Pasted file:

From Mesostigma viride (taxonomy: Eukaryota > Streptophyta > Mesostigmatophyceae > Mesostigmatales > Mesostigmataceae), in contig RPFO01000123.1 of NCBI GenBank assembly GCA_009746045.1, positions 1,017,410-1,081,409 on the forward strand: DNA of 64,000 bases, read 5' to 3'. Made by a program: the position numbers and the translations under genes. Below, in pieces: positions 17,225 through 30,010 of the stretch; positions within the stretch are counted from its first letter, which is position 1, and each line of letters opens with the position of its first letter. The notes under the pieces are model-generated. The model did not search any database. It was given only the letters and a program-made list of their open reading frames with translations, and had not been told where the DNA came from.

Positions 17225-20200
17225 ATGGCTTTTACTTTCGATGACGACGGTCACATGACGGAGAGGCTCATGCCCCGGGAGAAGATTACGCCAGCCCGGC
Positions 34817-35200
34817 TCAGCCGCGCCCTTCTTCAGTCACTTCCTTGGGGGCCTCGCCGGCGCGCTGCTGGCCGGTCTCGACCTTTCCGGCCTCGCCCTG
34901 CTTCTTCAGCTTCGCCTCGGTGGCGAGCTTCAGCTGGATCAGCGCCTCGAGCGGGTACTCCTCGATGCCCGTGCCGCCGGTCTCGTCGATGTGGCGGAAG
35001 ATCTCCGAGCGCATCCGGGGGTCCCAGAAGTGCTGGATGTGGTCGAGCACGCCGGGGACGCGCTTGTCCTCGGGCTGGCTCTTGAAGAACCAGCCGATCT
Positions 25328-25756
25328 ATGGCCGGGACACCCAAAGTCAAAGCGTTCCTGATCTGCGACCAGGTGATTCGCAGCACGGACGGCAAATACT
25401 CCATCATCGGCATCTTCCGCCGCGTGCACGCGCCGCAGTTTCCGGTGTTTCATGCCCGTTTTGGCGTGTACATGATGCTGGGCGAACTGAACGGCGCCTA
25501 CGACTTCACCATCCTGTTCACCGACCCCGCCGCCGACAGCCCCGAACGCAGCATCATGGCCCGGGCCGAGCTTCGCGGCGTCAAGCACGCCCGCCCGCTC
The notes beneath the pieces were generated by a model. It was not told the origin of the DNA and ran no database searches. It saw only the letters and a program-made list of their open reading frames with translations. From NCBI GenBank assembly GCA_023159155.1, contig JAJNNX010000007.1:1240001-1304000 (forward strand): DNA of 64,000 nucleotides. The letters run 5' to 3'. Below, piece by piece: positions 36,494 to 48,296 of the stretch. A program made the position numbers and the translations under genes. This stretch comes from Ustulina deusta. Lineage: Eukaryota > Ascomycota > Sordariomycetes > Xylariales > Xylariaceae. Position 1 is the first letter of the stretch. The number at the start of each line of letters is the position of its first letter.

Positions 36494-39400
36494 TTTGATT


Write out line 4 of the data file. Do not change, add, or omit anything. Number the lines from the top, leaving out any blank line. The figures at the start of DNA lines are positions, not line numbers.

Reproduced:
Positions 34817-35200